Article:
Lebanon 5 Livres banknote 1978

Lebanon 5 Livres banknote, National Museum of Beirut
Lebanon 5 Livres banknote 1978 Ancient Mamluk era Adonis bridge over the river Nahr el Kalb

Currency of Lebanon 5 Livres banknote 1978
Bank of Lebanon - Banque du Liban
Lebanon Banknotes - Lebanon Paper Money

Obverse: The National Museum of Beirut (Mathaf) at center. On the left side is an archway, outside proclaiming Lebanon's ancient heritage, onwards the National Museum of Beirut. On the right side is the figure is Baal with raised arm standing on 400-330 BC Phoenician 1/8th shekel silver coin from the City of Byblos, King Adramelek (On the coin: Galley left with two hoplites; hippocamp below / Lion left, attacking a bull, Phoenician script around.). To the left of Baal is a cypress. Denomination is in Arabic numeral.
Reverse: Ancient Mamluk era Adonis bridge over the river Nahr el Kalb ("The Dog River bridge"). Denomination in words is in French language.
Watermark: Ancient galley - Detail from a sarcophagus showing a Phoenician ship, Sidon, 2nd century AD.
Size: 140 х 70 mm.
Printer: Thomas De La Rue & Company Limited, London, England.

Lebanon Banknotes - Lebanon Paper Money
1964 - 1993 Issues
On 1 August 1963 decree No. 13.513 of the “Law of References: Banque Du Liban 23 Money and Credit” granted the Bank of Lebanon the sole right to issue notes in denominations of 1, 5, 10, 25, 50, 100, and 250 pounds, expressed in Arabic on the front, and French (livres) on the back. All of these notes have security fibers embedded in the paper, though the location of them varies from right to left, and front to back, on different denominations.

1 Livre      5 Livres      10 Livres      25 Livres      50 Livres      100 Livres    

250 Livres      500 Livres      1000 Livres      10000 Livres

National Museum of Beirut
The National Museum of Beirut is the principal museum of archaeology in Lebanon. The collection was begun after World War I, and the museum was officially opened in 1942. The museum has collections totalling about 100,000 objects, most of which are antiquities and medieval finds from excavations undertaken by the Directorate General of Antiquities. About 1300 artifacts are exhibited, ranging in date from prehistoric times to the medieval Mamluk period.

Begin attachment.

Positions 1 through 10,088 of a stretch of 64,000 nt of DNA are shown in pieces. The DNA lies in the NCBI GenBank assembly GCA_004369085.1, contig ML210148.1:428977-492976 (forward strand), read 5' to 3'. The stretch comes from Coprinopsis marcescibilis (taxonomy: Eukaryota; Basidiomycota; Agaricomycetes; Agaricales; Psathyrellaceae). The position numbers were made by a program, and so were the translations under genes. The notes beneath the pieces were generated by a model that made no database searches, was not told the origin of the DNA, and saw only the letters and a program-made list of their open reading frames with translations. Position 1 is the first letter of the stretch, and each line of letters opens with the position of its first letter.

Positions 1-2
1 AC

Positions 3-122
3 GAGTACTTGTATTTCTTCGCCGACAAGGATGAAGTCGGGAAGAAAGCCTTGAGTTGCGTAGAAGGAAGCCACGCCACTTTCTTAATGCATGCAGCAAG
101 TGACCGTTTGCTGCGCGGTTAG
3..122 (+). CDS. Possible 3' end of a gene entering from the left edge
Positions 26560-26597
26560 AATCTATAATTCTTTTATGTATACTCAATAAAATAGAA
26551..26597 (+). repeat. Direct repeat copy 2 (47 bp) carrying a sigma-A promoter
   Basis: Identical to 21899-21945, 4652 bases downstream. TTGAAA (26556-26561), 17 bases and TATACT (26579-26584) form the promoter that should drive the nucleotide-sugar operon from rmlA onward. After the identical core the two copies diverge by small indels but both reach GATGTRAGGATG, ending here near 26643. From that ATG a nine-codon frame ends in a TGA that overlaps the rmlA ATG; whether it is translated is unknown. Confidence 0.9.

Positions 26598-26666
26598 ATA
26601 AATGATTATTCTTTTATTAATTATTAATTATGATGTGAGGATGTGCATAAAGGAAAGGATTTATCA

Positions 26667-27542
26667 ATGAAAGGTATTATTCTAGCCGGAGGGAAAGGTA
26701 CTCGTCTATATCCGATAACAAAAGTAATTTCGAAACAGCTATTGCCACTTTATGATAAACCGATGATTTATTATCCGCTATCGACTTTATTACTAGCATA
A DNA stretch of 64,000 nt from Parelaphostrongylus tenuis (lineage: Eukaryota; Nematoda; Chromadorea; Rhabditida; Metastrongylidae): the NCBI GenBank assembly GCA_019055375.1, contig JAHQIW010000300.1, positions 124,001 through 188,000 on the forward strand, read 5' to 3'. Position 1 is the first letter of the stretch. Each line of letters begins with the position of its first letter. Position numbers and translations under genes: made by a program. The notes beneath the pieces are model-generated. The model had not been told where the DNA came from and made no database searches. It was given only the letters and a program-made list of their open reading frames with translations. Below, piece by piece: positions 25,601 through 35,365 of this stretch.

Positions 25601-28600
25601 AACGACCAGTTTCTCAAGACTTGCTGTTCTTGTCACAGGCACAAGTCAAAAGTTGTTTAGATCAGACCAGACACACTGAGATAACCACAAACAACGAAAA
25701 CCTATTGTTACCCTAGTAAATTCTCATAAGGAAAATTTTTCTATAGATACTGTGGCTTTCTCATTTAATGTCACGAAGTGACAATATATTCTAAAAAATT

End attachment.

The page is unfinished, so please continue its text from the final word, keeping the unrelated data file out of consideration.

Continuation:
During the 1975 Lebanese Civil War, the museum stood on the front line that separated the warring factions. The museum's Egyptian Revival building and its collection suffered extensive damage in the war, but most of the artifacts were saved by last-minute pre-emptive measures.
Today, after a major renovation, the National Museum of Beirut has regained its former position, especially as a leading collector for ancient Phoenician objects.

Bronze figurine of a Baal
Bronze figurine of a Baal, ca. XIV-XII century BC, found at Ras Shamra (ancient Ugarit) near the Phoenician coast. Today is in Musée du Louvre.
  Baal, also rendered Baʿal (Biblical Hebrew בַּעַל), is a North-West Semitic title and honorific meaning "master" or "lord" that is used for various gods who were patrons of cities in the Levant and Asia Minor, cognate to Akkadian Bēlu. A Baalist or Baalite means a worshipper of Baal.
  "Baal" may refer to any god and even to human officials. In some texts it is used for Hadad, a god of thunderstorms, fertility and agriculture, and the lord of Heaven. Baal is often represented by the symbol of the bull. Since only priests were allowed to utter his divine name, Hadad, Ba‛al was commonly used. Nevertheless, few if any biblical uses of "Baal" refer to Hadad, the lord over the assembly of gods on the holy mount of Heaven; most refer to a variety of local spirit-deities worshiped as cult images, each called baal and regarded in the Hebrew Bible in that context as a false god. Wikipedia Logo

The Cypress is a tall and erect coniferous evergreen tree. It may reach a height of 25 meters. It is very common in boulevards, ornamental gardens, planted forests, cemeteries and as a windbreaker around plantations. Herzl’s cypress tree, which was planted by Herzl at Motza, is also a Funeral Cypress. Isolated remains indicate that the cypress grew wild in Israel. Wild cypress remains were found in the Galilee (Kziv Stream), on Mount Hermon, Gilead and Edom. In Crete there are wild cypress trees that are believed to be 450 years old, and in Israel there is a planted individual tree that is approximately 230 years old. It is difficult to assess its age by the annual xylem rings, because it may form several pseudo-rings within one year which do not encircle its trunk entirely.

Ancient Mamluk era bridge over the river Nahr el Kalb
Ancient Mamluk era bridge over the river Nahr el Kalb ("The Dog River bridge") has been rebuilt many times. There are two grades of construction of this arched bridge, one under Sultan Barqoug (1392 - 1399) and one with the Emir Bashir Shihab II (January 2, 1767 - 1850), who repaired the bridge in 1809.
  The other bridge, built between 1883 and 1892, was made by Mutassarrif of Mount Lebanon, Pashko Vasa.

Pashko Vasa (1825 - June 29, 1892) also known as Vaso Pasha, Wasa Pasha or Vaso Pashë Shkodrani, was an Albanian writer, poet and publicist of the Albanian National Awakening, and Governor of Lebanon from 1882 until his death.